Chapter 8, Section 2
The Polling Process
Defining the Universe
• The universe is a term that means the whole population that the poll aims to measure.
Constructing a Sample
• A sample is a representative slice of the total universe. Most professional pollsters
draw a random sample, also called a probability sample. A quota sample is one that
is deliberately constructed to reflect several of the major characteristics of a given
universe.
Preparing Valid Questions
• The way in which questions are worded is very important. Wording can affect the
reliability of any poll.
Interviewing
• Pollsters communicate with the sample respondents using various methods including
person-to-person interviews, telephone calls, and mail surveys.
Reporting
• Pollsters use computers to store and manipulate data, which helps them analyze and
report the results of the poll.
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Chapter 8, Section 2
Evaluating Polls and Their Limit on Public
Opinion
Evaluating Polls
•
•
•
On balance, most national and
regional polls are fairly reliable.
Still, they are far from perfect.
Potential problems with polls
include their inability to measure
the intensity, stability, and
relevance of the opinions they
report.
Another potential problem is that
polls and pollsters are
sometimes said to shape the
opinions they are supposed to
measure.
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Limits on the Impact of
Public Opinion
•
•
•
Public opinion is the major, but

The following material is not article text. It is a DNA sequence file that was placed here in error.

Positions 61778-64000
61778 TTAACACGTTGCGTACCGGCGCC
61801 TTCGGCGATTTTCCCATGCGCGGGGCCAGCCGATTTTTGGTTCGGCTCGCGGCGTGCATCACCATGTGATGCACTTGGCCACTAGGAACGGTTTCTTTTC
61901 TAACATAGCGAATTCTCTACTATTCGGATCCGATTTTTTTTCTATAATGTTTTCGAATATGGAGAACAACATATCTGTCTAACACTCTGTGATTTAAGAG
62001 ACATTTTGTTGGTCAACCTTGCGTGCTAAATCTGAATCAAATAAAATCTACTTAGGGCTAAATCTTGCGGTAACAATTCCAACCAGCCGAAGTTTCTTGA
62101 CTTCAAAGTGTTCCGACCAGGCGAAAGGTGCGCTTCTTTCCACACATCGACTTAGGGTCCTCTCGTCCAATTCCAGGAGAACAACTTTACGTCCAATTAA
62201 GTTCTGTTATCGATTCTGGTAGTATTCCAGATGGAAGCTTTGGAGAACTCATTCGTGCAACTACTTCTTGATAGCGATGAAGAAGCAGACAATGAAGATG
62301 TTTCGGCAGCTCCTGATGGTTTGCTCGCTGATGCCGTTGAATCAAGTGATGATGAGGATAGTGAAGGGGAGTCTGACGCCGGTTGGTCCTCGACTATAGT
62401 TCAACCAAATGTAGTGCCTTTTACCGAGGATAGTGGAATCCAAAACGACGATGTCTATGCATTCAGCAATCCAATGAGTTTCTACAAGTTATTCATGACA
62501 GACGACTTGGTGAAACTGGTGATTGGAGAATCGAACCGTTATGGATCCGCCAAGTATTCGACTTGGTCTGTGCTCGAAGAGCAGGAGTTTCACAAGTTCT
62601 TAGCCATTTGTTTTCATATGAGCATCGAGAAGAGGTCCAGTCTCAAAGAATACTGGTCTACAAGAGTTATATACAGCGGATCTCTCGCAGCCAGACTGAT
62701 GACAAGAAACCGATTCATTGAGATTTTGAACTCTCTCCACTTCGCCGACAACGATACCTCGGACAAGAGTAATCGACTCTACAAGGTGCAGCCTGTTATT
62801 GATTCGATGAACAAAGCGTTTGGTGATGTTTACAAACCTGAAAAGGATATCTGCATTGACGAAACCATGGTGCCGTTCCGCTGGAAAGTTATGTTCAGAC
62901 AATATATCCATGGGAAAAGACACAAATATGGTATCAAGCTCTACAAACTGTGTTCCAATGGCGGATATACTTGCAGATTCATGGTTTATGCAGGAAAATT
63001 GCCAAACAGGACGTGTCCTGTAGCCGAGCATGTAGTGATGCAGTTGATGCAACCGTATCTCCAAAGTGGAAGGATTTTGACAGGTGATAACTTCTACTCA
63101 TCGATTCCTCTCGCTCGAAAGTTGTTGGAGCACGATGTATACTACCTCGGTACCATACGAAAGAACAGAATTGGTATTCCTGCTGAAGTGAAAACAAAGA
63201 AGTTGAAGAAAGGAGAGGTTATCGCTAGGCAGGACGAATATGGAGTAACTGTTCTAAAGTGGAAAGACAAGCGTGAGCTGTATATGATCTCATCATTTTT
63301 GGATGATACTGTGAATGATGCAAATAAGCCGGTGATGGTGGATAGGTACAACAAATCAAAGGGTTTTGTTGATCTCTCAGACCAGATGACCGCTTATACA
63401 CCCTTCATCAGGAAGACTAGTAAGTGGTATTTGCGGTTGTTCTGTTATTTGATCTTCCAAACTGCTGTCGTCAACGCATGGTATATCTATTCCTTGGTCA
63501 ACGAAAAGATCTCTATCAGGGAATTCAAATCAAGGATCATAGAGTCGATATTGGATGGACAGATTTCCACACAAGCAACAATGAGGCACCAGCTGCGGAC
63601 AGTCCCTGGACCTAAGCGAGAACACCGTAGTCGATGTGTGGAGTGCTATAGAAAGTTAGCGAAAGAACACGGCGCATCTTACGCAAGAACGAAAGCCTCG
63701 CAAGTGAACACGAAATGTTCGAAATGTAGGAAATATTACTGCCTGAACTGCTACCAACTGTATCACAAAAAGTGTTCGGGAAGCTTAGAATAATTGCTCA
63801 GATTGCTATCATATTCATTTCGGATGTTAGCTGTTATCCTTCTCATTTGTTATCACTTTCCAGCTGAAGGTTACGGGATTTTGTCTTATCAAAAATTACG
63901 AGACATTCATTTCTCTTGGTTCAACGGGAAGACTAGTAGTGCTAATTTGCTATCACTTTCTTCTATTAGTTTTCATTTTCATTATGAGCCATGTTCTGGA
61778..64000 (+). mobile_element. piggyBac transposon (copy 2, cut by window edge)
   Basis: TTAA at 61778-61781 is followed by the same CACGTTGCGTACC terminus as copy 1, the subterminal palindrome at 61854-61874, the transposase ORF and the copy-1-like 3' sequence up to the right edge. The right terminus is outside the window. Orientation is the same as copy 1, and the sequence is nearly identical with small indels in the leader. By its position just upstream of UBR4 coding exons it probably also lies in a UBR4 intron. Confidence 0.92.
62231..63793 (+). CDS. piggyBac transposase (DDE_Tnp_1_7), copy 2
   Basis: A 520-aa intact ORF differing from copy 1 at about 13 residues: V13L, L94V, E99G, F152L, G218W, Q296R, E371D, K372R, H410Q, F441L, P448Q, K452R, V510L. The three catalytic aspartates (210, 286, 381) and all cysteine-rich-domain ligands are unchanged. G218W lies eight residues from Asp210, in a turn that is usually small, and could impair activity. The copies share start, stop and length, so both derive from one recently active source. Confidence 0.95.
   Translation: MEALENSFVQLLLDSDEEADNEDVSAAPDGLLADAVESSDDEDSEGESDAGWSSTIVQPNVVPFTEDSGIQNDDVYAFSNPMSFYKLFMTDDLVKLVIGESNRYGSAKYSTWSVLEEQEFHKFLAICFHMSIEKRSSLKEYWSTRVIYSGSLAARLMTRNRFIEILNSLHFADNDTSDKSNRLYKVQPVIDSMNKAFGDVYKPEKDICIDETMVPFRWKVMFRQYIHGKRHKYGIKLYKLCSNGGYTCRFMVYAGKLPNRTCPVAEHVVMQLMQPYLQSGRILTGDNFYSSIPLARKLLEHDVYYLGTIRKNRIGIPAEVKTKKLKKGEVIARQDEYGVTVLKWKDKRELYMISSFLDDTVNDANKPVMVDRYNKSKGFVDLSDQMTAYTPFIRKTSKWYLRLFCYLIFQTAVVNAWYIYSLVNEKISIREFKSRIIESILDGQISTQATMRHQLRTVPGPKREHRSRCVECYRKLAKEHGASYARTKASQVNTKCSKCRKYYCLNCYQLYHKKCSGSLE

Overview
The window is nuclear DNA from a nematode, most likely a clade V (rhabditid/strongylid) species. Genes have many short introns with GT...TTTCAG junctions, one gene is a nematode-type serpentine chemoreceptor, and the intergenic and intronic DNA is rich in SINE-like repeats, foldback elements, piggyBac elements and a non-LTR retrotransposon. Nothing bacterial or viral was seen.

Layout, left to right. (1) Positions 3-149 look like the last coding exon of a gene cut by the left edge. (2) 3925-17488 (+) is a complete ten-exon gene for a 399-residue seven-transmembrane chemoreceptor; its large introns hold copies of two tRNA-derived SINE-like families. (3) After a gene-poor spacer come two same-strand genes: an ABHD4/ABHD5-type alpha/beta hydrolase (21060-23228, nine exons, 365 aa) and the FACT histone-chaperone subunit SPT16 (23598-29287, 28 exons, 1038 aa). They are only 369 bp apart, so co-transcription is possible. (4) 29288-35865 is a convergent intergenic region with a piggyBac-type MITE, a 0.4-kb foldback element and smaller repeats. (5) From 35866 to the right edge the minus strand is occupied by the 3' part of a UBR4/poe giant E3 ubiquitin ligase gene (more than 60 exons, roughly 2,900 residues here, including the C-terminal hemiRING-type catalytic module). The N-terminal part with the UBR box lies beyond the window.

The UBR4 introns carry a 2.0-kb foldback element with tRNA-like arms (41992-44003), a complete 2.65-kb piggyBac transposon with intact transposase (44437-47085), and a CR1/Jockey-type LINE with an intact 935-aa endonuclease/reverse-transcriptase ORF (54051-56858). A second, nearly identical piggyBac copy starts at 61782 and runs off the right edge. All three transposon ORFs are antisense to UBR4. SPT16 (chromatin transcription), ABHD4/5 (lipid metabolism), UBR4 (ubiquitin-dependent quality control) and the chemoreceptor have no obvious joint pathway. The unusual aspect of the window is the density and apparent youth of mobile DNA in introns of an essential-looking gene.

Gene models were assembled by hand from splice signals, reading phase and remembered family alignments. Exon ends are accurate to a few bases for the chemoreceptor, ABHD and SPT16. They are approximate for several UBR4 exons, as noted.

by no means the only, influence
on public policy in this country.
Much of the American political
system is designed to protect
minority interests against the
excesses of majority views and
actions.
Finally, polls are not elections,
nor are they substitutes for
elections.
Chapter 8, Section 2
Section 2 Review
1. A straw vote
(a) correctly predicted the outcome of the 1936 election.
(b) is a method of polling that asks a large amount of people the same question.
(c) is a very reliable type of polling.
(d) measures the opinion of only the rural community.
2. To pollsters, the universe is
(a) a private organization whose members share certain views and work to shape
public policy.
(b) all of outer space.
(c) a probability sample.
(d) the whole population that a poll aims to measure.
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Chapter 8, Section 2
SECTION 3
The Mass Media
• How does the mass media fulfill its role to
provide the public with political information?
• How does the mass media influence politics?
• What are the factors that limit the influence of
the media?
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Chapter 8, Section 3
The Role of Mass Media